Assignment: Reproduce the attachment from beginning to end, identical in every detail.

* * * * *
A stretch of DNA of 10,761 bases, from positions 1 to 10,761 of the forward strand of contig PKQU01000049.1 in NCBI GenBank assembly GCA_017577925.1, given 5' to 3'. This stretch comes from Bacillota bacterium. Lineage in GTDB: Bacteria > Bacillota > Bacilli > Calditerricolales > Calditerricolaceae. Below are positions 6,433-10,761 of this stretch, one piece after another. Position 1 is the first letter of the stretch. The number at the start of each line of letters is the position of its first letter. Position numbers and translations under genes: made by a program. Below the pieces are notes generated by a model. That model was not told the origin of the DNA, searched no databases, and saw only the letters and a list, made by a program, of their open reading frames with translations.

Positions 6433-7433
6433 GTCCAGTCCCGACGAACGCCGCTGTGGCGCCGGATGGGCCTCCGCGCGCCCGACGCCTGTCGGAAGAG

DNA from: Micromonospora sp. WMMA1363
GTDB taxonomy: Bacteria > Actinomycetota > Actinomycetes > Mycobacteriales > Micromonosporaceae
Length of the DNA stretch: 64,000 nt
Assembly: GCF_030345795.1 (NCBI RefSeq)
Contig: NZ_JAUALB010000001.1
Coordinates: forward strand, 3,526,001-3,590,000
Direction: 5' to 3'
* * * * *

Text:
A stretch of DNA of 10,761 bases, from positions 1 to 10,761 of the forward strand of contig PKQU01000049.1 in NCBI GenBank assembly GCA_017577925.1, given 5' to 3'. This stretch comes from Bacillota bacterium. Lineage in GTDB: Bacteria > Bacillota > Bacilli > Calditerricolales > Calditerricolaceae. Below are positions 6,433-10,761 of this stretch, one piece after another. Position 1 is the first letter of the stretch. The number at the start of each line of letters is the position of its first letter. Position numbers and translations under genes: made by a program. Below the pieces are notes generated by a model. That model was not told the origin of the DNA, searched no databases, and saw only the letters and a list, made by a program, of their open reading frames with translations.

Positions 6433-7433
6433 GTCCAGTCCCGACGAACGCCGCTGTGGCGCCGGATGGGCCTCCGCGCGCCCGACGCCTGTCGGAAGAG

DNA from: Micromonospora sp. WMMA1363
GTDB taxonomy: Bacteria > Actinomycetota > Actinomycetes > Mycobacteriales > Micromonosporaceae
Length of the DNA stretch: 64,000 nt
Assembly: GCF_030345795.1 (NCBI RefSeq)
Contig: NZ_JAUALB010000001.1
Coordinates: forward strand, 3,526,001-3,590,000
Direction: 5' to 3'